According to author Perlroth, the United States unleashed a weapon that other countries either never thought of, or were afraid to undertake. The end result was a string of cyber attacks by Iran on the U.S. and also from other countries all using “zero-day” openings in software that allowed hacks to occur(a zero-day opening is a hole in software that allows another hacker to enter and infect the program). For years Hackers have been finding these openings in programs and a market for them has developed. At first they were being sold for a few dollars each. As brokers began to understand the value of the bugs the prices shot up. The hope was always that the company whose software the bug was found in would buy it and fix it. Instead, the bugs were sold to the highest bidders which were often countries that could benefit by using these bugs in cyber warfare. The STUXNET was developed using several zero-day bugs. The prices on the market shot up to $250,000 and higher. The U.S. with its deep pockets bought many at millions of dollars a bug. They didn’t use them but rather stored them for future use. After STUXNET, the cyber world got the idea to do the same and wage war the same way.

On the Ukrainian front a special task force of Russian hackers was assigned the task of developing cyber war. They began by developing small discreet components which caused trouble in the Ukraine but because of the size of each they were not considered dangerous. What the world cyber experts did not figure out was that Russia was testing the Ukrainian systems with their hacking bugs. Eventually, the world found out that Russia’s goal was to shut off the lights of a country, and this was probably a test to determine how to shut off the lights in America.

This book is loaded with story after story of hacks that were publicized, but the public didn’t think much of them or was too dense to accept the fact that these wars were taking place on a regular basis. When we think of countries going to war against one another we think of planes bombing sites, tanks shooting buildings to pieces and soldiers shooting each other in the field. We don’t think of war being computers in banks and hospitals being crippled with millions of dollars of damage, or you and me having a bank account hacked and drained of our savings. Luckily, so far that is because the damage is restricted to the computers whose programs had the zero-day bug in them.

Another example is Russia’s attempt to influence the election in this country. I truly believed the crap that Hillary was the one trying to cause our problem, but she was accurate in blaming the Russians. Trump (my hero) on the other hand sided with the Russians to aid him in his quest for the presidency. All I can think of in his defense is the story about Senator Harry Reid from Nevada claiming that Mitt Romney didn’t pay his taxes. After Romney lost to Obama and everyone was asking Harry how he could tell such a blatant lie is “that Obama won the election didn’t he?” This has truly soured me on the election process and politics in general. All of the lies that were told about Russia trying to affect the election were not lies, they were true, but Trump took advantage to use the Russian influence against Biden.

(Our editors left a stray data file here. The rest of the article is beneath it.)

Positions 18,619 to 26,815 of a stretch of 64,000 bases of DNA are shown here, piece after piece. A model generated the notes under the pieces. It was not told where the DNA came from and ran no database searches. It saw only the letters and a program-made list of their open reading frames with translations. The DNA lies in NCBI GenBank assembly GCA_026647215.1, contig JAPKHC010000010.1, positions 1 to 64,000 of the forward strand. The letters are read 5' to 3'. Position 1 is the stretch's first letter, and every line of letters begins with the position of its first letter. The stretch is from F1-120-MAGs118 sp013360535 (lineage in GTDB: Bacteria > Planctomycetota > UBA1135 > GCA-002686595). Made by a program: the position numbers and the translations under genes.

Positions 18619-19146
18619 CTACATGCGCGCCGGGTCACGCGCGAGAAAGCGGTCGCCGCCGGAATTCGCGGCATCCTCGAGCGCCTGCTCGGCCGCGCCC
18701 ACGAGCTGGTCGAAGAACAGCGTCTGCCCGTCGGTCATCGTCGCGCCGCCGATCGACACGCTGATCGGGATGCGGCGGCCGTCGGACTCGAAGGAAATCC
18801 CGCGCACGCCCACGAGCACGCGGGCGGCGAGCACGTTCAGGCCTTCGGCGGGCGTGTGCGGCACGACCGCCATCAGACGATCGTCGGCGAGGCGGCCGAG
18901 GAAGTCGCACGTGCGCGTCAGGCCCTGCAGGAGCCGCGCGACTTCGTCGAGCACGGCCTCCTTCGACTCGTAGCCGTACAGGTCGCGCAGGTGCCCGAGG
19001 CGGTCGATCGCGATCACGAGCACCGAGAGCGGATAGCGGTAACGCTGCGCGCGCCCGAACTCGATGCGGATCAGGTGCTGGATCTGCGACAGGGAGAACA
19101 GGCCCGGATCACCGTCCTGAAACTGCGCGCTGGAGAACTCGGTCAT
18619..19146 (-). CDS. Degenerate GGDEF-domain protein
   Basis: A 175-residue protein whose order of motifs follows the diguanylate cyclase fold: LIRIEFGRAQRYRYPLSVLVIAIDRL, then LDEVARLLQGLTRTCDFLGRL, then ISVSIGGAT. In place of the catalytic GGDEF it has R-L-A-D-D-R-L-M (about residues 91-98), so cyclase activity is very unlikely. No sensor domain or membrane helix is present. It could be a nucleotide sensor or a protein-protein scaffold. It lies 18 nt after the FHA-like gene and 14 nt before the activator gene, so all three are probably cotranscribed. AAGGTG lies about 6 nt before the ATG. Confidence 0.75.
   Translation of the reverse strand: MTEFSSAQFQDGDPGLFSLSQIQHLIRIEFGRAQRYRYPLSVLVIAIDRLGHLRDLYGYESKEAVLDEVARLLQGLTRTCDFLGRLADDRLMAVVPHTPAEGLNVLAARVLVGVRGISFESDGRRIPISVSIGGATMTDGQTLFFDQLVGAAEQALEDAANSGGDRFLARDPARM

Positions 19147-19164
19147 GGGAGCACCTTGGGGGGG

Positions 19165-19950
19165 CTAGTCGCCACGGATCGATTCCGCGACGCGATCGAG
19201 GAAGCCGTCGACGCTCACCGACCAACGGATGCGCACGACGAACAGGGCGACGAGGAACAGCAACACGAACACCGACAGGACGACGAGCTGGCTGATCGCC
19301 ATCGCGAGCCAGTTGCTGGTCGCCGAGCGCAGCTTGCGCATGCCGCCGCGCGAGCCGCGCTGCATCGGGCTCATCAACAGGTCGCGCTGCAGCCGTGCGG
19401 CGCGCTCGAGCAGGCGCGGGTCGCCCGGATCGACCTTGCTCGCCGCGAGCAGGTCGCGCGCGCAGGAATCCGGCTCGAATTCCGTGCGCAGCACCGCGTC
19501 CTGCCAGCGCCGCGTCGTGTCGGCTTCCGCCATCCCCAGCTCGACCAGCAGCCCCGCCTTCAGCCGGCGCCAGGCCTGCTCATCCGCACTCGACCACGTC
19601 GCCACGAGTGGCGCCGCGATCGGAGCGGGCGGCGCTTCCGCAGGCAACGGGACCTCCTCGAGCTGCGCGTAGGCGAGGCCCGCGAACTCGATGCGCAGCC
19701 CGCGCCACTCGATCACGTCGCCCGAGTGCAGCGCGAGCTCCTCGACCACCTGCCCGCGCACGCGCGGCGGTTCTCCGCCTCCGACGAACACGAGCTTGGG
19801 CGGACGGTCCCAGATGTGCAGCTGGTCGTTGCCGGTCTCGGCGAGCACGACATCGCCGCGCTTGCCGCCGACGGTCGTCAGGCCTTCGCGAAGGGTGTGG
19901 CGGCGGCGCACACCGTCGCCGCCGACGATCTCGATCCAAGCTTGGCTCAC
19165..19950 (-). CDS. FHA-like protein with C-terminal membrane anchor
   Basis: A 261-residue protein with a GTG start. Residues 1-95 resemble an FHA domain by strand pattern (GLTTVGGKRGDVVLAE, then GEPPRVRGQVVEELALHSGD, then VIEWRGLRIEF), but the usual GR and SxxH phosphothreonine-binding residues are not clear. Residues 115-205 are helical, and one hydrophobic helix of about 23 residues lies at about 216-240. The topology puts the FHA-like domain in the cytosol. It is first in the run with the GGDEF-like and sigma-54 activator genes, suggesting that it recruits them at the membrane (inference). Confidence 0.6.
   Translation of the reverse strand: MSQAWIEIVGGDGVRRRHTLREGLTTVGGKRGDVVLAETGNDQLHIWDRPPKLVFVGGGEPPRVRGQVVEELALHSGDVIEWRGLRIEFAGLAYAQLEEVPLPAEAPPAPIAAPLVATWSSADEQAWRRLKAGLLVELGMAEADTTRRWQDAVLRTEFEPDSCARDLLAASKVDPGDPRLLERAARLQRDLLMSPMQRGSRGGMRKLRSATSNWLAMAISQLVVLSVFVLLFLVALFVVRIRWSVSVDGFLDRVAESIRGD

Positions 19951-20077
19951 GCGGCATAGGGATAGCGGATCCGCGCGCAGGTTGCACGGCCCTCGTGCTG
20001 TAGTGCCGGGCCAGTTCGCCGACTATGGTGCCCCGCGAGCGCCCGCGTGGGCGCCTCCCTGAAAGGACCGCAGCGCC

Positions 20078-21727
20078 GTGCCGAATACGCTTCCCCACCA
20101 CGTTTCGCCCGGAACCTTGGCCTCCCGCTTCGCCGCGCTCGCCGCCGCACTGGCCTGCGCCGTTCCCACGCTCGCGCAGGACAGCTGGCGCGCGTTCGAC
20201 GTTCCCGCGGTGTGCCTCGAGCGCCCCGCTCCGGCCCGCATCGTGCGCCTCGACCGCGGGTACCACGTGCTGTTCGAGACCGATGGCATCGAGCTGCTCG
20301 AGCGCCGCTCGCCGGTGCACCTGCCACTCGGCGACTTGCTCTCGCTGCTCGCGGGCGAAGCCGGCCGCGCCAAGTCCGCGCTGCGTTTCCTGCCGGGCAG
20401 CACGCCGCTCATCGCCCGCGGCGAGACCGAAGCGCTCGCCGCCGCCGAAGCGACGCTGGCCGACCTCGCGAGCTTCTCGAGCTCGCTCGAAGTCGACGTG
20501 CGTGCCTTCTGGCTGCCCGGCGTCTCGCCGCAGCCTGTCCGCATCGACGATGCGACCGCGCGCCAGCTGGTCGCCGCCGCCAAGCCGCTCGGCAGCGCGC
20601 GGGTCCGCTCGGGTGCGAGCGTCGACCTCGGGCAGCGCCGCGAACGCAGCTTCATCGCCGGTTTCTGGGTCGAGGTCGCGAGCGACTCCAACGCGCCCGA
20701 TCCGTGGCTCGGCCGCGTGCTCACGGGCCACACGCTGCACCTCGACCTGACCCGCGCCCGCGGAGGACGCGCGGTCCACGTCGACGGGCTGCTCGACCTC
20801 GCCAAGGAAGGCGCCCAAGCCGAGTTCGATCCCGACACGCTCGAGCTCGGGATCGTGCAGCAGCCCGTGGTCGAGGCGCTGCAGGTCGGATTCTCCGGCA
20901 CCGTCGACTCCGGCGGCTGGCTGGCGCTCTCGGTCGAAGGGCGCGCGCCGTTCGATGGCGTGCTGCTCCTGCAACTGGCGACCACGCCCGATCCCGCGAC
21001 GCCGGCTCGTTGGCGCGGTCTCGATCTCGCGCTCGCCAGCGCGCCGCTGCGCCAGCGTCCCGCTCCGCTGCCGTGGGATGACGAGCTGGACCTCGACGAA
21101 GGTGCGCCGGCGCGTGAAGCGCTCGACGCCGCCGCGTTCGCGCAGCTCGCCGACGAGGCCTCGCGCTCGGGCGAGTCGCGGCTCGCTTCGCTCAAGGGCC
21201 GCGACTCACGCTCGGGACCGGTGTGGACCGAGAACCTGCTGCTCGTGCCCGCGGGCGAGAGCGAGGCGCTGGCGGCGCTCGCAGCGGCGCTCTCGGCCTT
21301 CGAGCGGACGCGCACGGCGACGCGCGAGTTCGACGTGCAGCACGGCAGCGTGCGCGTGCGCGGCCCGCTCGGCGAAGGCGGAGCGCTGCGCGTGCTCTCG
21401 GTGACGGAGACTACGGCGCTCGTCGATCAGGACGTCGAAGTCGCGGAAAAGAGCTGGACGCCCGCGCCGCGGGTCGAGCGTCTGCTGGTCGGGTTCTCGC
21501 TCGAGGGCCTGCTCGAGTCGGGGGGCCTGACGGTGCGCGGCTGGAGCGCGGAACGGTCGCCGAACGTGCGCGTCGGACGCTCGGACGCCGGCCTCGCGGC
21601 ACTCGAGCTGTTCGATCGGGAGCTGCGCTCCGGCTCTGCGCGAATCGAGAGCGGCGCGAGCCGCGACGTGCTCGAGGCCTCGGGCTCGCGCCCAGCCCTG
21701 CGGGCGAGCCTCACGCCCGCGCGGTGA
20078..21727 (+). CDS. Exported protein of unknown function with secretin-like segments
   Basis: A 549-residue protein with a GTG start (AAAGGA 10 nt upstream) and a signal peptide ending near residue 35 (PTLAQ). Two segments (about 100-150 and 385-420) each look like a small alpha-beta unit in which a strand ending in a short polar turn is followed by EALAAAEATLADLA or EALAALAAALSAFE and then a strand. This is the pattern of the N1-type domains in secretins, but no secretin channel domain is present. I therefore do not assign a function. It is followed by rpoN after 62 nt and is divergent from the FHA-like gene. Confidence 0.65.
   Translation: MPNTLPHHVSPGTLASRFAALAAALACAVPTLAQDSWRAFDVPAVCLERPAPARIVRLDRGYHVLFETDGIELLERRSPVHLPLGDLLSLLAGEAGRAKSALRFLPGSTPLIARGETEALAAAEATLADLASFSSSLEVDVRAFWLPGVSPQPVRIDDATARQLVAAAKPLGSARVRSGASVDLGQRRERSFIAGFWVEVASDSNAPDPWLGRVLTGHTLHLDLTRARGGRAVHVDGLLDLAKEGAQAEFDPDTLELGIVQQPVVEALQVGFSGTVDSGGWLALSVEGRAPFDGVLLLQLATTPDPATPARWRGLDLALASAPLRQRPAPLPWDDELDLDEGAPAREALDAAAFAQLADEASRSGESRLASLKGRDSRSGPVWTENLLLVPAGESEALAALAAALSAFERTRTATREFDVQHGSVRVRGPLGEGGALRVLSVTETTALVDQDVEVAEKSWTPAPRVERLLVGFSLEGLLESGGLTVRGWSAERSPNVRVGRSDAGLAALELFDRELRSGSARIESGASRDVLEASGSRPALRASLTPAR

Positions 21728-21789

I wrote several times advising not to trust any election in any state that uses computers in the process. there is only one thing worse than using a computer and that is using a computer that is connected to the internet. Author Perlroth used several more examples in her book like the Russian hacking of the DNC. She also explained that hacking into a state’s voter database invites the opportunity to change a voter’s party or to change his vote, and a number of other egregious offenses.

Finally, I am getting back to the point where I broke off above. What can be done about all this shit happening worldwide against us? First, we can regulate the entire software industry and require that they have controls in place to monitor their products. Except, regulation stifles corporations from creativity in favor of safety. Congress won’t buy it. Why don’t we require software companies to ask the public to find these zero-day bugs and pay for them, so they can fix their products? Again, it requires a Congress that is not in the pocket of lobbyists. Why don’t we offer tax incentives for companies who will comply with hack free software? Again, the answer is lobbyists.

There is no easy fix for this problem, but I would certainly be in favor of government regulation of the software industry to produce programs that would offer us some degree of protection from cyber warfare. Our Constitution dictates that the government protect the people. Just as banks are regulated to protect us why not software? Especially software that can be used to harm both the people and the country.